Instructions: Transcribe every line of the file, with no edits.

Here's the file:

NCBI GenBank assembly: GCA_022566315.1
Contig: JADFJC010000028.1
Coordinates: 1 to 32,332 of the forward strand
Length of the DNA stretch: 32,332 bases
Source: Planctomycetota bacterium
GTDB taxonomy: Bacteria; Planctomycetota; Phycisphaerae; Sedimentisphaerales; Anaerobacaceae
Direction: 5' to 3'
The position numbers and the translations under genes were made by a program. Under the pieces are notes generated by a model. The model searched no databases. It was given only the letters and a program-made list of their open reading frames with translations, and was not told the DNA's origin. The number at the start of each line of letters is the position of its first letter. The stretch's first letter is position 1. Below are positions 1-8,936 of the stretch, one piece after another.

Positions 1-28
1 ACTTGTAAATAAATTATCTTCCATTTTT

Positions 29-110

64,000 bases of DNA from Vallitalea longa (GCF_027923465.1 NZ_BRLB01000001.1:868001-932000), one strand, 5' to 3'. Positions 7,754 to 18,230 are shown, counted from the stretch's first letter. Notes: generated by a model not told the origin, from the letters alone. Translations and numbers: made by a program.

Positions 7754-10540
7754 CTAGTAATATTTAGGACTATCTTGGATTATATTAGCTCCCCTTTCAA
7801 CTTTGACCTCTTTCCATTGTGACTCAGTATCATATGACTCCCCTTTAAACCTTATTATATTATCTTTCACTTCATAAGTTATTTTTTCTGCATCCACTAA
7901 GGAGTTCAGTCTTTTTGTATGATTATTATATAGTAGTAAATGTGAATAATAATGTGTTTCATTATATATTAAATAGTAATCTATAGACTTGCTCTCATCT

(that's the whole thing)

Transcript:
NCBI GenBank assembly: GCA_022566315.1
Contig: JADFJC010000028.1
Coordinates: 1 to 32,332 of the forward strand
Length of the DNA stretch: 32,332 bases
Source: Planctomycetota bacterium
GTDB taxonomy: Bacteria; Planctomycetota; Phycisphaerae; Sedimentisphaerales; Anaerobacaceae
Direction: 5' to 3'
The position numbers and the translations under genes were made by a program. Under the pieces are notes generated by a model. The model searched no databases. It was given only the letters and a program-made list of their open reading frames with translations, and was not told the DNA's origin. The number at the start of each line of letters is the position of its first letter. The stretch's first letter is position 1. Below are positions 1-8,936 of the stretch, one piece after another.

Positions 1-28
1 ACTTGTAAATAAATTATCTTCCATTTTT

Positions 29-110

64,000 bases of DNA from Vallitalea longa (GCF_027923465.1 NZ_BRLB01000001.1:868001-932000), one strand, 5' to 3'. Positions 7,754 to 18,230 are shown, counted from the stretch's first letter. Notes: generated by a model not told the origin, from the letters alone. Translations and numbers: made by a program.

Positions 7754-10540
7754 CTAGTAATATTTAGGACTATCTTGGATTATATTAGCTCCCCTTTCAA
7801 CTTTGACCTCTTTCCATTGTGACTCAGTATCATATGACTCCCCTTTAAACCTTATTATATTATCTTTCACTTCATAAGTTATTTTTTCTGCATCCACTAA
7901 GGAGTTCAGTCTTTTTGTATGATTATTATATAGTAGTAAATGTGAATAATAATGTGTTTCATTATATATTAAATAGTAATCTATAGACTTGCTCTCATCT